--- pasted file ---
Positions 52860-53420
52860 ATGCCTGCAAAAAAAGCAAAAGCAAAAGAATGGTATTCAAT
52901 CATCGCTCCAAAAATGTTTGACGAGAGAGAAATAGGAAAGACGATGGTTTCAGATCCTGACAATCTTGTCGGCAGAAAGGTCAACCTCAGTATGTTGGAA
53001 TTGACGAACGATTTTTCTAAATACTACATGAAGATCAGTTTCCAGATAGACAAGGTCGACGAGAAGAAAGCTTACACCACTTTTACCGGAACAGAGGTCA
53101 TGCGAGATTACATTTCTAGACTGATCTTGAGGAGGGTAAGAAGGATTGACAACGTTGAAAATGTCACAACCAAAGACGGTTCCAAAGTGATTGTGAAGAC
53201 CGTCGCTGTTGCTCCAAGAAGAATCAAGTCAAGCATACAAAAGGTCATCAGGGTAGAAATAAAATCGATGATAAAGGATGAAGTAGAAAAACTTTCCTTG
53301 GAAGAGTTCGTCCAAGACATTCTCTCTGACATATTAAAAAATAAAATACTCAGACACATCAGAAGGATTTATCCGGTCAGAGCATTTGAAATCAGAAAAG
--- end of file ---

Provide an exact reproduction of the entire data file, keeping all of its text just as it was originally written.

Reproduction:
Positions 52860-53420
52860 ATGCCTGCAAAAAAAGCAAAAGCAAAAGAATGGTATTCAAT
52901 CATCGCTCCAAAAATGTTTGACGAGAGAGAAATAGGAAAGACGATGGTTTCAGATCCTGACAATCTTGTCGGCAGAAAGGTCAACCTCAGTATGTTGGAA
53001 TTGACGAACGATTTTTCTAAATACTACATGAAGATCAGTTTCCAGATAGACAAGGTCGACGAGAAGAAAGCTTACACCACTTTTACCGGAACAGAGGTCA
53101 TGCGAGATTACATTTCTAGACTGATCTTGAGGAGGGTAAGAAGGATTGACAACGTTGAAAATGTCACAACCAAAGACGGTTCCAAAGTGATTGTGAAGAC
53201 CGTCGCTGTTGCTCCAAGAAGAATCAAGTCAAGCATACAAAAGGTCATCAGGGTAGAAATAAAATCGATGATAAAGGATGAAGTAGAAAAACTTTCCTTG
53301 GAAGAGTTCGTCCAAGACATTCTCTCTGACATATTAAAAAATAAAATACTCAGACACATCAGAAGGATTTATCCGGTCAGAGCATTTGAAATCAGAAAAG